• The Sea Otter Exhibit of northern sea otters, playful little critters known to come up to the window to engage with visitors;
  • The Seabird Aviary Exhibit, the largest in North America with two pools home to tufted puffins, horned puffins, rhinoceros auklets, pigeon guillemots, and common murres;
  • The Rocky Habitat Exhibit featuring intertidal life normally found in the rocky shores exhibits, minus the touch pool;
  • The Seals and Sea Lion Exhibit with a recently expanded viewing area allowing visitors “to get up close and personal with the pinnipeds.”

KEEPING IN THE VEIN OF A LITTLE GOOD NEWS from the arts and animal worlds, The Secret Gallery in Astoria announced its virtual auctions have raised $1,625 for Clatsop Animal Assistance.

The Secret Gallery held six online auctions for custom pet portraits, from May 1 through July 31. Winners of each auction will receive a custom framed portrait of their pet.

“Clatsop Animal Assistance sends a huge thank you to The Secret Gallery, the participating artists and the bidders for this very creative virtual fundraiser,” Marcy Dunning, president of the group, said in a press release. “What a great way for our community to support Clatsop Animal Assistance AND local artists during the pandemic.”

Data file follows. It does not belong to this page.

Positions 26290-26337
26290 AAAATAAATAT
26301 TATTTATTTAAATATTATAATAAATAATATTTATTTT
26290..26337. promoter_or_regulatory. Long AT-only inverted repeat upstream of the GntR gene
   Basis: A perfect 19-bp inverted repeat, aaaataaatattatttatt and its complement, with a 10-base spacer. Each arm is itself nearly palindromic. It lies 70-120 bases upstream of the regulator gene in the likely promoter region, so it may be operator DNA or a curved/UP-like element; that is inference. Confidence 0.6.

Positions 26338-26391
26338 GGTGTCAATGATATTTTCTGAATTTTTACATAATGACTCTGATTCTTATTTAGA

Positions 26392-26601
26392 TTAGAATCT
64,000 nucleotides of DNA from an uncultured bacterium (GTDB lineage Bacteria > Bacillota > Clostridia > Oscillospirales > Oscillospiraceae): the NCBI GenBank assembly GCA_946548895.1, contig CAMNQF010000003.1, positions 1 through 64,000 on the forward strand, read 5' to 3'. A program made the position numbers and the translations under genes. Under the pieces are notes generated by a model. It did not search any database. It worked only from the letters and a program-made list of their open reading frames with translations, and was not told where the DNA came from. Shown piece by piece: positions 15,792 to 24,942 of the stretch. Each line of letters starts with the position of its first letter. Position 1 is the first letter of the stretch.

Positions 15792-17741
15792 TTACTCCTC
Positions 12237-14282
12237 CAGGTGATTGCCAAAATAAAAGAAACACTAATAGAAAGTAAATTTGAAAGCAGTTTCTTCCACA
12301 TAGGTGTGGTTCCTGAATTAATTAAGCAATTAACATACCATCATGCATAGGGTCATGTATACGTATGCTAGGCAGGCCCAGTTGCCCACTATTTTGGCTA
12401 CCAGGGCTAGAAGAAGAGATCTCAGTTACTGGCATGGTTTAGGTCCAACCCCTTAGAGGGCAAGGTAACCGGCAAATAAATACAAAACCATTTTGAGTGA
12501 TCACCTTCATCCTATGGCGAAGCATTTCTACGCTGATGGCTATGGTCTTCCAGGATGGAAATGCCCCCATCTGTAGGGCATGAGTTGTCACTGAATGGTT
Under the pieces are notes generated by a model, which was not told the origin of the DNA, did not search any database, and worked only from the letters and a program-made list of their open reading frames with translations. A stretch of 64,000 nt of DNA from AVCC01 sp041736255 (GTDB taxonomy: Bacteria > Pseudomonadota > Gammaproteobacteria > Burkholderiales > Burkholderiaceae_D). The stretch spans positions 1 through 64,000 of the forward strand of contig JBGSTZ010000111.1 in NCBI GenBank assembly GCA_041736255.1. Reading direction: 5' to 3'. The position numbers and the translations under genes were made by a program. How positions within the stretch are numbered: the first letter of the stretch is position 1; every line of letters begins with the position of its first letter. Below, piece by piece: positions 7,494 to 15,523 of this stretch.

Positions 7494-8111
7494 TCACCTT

Clatsop Animal Assistance, a nonprofit animal welfare organization, supports the Clatsop County Animal Shelter by paying for veterinary care and other necessities and by promoting the shelter’s adoption program.


Home is where the art is

When the pandemic forced the owners of Brumfield Gallery to pick between two locations, they chose their hometown of Astoria

Three years ago, when Jane and Mike Brumfield decided to open an art gallery, they found their loyalties divided. Cannon Beach, where Jane Brumfield worked for the Cannon Beach Arts Association, is known for its art scene and seemed the obvious choice. But the pair had called Astoria home since 2015 and were drawn by its authentic feel. Cannon Beach won the coin toss, but the Brumfields couldn’t help noticing the growing energy in Oregon’s oldest city.